For the past seven weeks, I have been so lucky to participate in the Stanford Earth Young Investigators: History of Life Internship.
August 10, 2020
For the past seven weeks, I have been so lucky to participate in the Stanford Earth Young Investigators: History of Life Internship. After the first weeks of learning about Ecology and the R statistical computational language, we began our research project observing the risk of extinction and body size for molluscs in the Late Ordovician Mass Extinction (LOME). It was just so amazing that we, high school students, were able to conduct research that no one in the academic field of Paleontology has ever done before! Even more astounding is that my teammates, Ilinca and Addy, and I will have the chance to present our research in the American Geophysical Union Conference with other research projects by doctorates, graduate students, and undergrads from across the United States.
On August 6th, 2020, the final day of our program, my teammates and I presented our research project, entitled Identifying Driving Factors of Extinction and Body Size for Molluscs During the Late Ordovician Mass Extinction. While the presentation itself went great and it was incredibly amazing to see the other group’s projects and results, it was a bittersweet moment as it was the last day of the program. I have very much enjoyed my time as a Stanford Earth Young Investigator: History of Life Intern, and it was sad to see the program end. However, we all, both interns and instructors, will continue to stay in touch in lieu of the American Geophysical Union Conference in December, and as Dr. Jonathan Payne, lab leader of the History of Life internship would say, “Once a lab member … always a lab member.”
Before I end this blog, I would just like to thank the many people who made the SEYI program possible despite the COVID-19 pandemic. Thank you to Dr. Monarrez for the outstanding guidance and structure and for patiently helping us from 9:00 AM in the mornings every day. Thank you to Mr. Pimentel-Galvan for the help learning R and with the poster design. Thank you Dr. Saltzman for helping set the program up and for the extremely informative SEYI Educational sessions. Thank you to Dr. Payne for answering our questions, letting us attend lab meetings, and for the History of Life program itself.
I strongly recommend the Stanford Earth Young Investigators Program. From the fun activities to the like-minded peers I have met, this program is truly remarkable and memorable. While the program itself ended, the internship will continue on through the fall, and the skills and friendships I gained at SEYI will stay with me for the rest of my life.
I came into the SEYI program wanting to learn
July 10, 2020
I came into the SEYI program wanting to learn more about our planet and its history. Just three weeks into the program, I realized that I have learned and gained so much more. Within just the first week, we explored both the genetic and ecological biodiversity in our ecosystems. We were taught methods in which scientists can measure species diversity such as Shannon’s Diversity Index. In the first two days, we plunged into the history of the Earth, starting from the beginning of our planet to the commencement of life itself. We discussed how stromatolites of cyanobacteria present today provide evidence of early life and windows into the past. Learning about the apparent connections between oxygen and major jumps in species complexity unraveled the importance of oxygen on biodiversity.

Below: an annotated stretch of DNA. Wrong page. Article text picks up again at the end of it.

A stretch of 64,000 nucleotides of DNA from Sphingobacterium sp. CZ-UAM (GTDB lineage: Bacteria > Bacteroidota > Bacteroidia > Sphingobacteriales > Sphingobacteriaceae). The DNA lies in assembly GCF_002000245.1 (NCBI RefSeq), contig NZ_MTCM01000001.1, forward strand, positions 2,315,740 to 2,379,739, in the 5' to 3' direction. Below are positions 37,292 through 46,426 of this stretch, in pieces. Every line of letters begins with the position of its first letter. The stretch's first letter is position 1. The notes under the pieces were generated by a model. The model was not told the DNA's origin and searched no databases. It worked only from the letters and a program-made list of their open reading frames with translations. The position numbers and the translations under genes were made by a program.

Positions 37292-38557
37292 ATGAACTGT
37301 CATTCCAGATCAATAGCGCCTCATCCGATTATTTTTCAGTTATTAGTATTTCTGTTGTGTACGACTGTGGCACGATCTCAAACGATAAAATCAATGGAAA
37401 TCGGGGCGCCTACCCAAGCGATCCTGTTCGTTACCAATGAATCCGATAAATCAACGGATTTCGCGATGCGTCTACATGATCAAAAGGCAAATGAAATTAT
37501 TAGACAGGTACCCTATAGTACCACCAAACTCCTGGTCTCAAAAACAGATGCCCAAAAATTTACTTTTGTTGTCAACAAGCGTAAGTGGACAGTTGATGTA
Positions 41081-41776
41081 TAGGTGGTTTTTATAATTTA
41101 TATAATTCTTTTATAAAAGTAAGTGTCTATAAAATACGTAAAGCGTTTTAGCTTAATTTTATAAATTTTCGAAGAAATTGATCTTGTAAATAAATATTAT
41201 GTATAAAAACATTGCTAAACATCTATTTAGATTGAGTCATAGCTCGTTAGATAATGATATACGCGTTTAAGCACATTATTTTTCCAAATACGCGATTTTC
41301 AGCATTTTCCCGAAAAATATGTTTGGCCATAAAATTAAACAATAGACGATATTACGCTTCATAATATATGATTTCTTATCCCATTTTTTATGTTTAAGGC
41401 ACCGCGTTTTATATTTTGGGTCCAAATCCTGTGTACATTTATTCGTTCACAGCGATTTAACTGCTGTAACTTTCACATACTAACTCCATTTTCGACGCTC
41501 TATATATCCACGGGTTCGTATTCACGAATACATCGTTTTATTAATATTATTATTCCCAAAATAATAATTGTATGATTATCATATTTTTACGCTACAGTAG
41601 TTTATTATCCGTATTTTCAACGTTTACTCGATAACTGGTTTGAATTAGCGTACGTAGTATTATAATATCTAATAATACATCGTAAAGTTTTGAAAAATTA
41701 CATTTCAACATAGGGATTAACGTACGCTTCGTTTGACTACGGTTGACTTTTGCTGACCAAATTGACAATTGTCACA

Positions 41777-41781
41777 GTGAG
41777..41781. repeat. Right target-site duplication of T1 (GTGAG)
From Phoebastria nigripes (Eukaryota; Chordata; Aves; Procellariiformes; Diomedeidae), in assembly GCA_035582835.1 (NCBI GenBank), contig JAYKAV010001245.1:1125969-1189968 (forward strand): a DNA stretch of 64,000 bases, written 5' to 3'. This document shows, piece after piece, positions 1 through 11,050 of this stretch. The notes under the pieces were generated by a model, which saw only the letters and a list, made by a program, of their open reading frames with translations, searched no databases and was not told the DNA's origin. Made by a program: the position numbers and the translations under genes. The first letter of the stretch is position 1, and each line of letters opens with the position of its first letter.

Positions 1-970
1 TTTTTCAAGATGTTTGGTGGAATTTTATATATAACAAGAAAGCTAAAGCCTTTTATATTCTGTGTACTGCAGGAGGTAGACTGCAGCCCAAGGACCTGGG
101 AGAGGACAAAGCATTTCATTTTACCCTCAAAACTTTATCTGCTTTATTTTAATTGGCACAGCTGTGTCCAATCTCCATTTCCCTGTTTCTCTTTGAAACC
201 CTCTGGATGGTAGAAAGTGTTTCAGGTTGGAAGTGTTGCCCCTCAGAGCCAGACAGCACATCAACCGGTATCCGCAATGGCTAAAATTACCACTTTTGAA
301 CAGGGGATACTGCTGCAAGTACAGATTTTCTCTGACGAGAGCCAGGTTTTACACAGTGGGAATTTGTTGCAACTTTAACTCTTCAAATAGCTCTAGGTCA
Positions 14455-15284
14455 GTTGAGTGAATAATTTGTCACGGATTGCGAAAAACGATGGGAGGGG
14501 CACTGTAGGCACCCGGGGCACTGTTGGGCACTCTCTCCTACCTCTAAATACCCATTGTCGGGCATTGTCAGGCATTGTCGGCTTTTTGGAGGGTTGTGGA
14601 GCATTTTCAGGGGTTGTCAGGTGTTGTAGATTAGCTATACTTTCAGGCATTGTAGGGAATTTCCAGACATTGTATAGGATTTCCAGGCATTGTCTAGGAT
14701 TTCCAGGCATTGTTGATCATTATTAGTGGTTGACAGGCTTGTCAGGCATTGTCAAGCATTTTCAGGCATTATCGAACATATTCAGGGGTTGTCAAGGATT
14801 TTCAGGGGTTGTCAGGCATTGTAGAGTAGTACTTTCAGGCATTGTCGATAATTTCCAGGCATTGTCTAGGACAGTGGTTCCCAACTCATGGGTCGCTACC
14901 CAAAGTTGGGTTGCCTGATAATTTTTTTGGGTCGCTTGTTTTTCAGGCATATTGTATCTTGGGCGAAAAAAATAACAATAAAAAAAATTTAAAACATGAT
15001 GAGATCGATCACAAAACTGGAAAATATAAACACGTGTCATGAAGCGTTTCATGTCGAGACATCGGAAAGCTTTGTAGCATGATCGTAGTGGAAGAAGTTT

Then, in the second week, under the guidance of Pedro and Michael, we were introduced to R. I loved the practice problem sets that seemed like complex puzzles until, after the first couple of days of instructions from Pedro, they finally began to click. By the end of the week, seeing the cool charts and graphs that I was able to make with just a couple of lines of code made learning a new language all the more interesting. I am excited to learn more about R and to use it to complete my very own research project.
Now, in the coming weeks, my teammates and I are getting ready to analyze the data from the Ordovician period to see if there is a correlation between body size, extinction, and oxygen. We will be exploring the ancient mollusks and using statistical analysis to make important conclusions in the field of paleobiology. Together, we will be doing experiments that no one has done before. How cool is that⁉️ After we have completed this analysis, we will get our own chance to write abstracts and design display boards, which we will get to present at the American Geophysical Union Conference. I am so excited to see what else I will get to learn at the Stanford Earth Young Investigators Program as I have already learned so much in a couple of weeks.
At first, while I was very excited, I was curious about how we were going to be able to continue as interns virtually despite the COVID-19 pandemic, still ever-present. However, I can now say that being a part of the first-ever virtual SEYI internship program has been absolutely stunning, and I am eternally grateful to be a part of this ground-breaking (Paleontology Pun) cohort of intellectuals.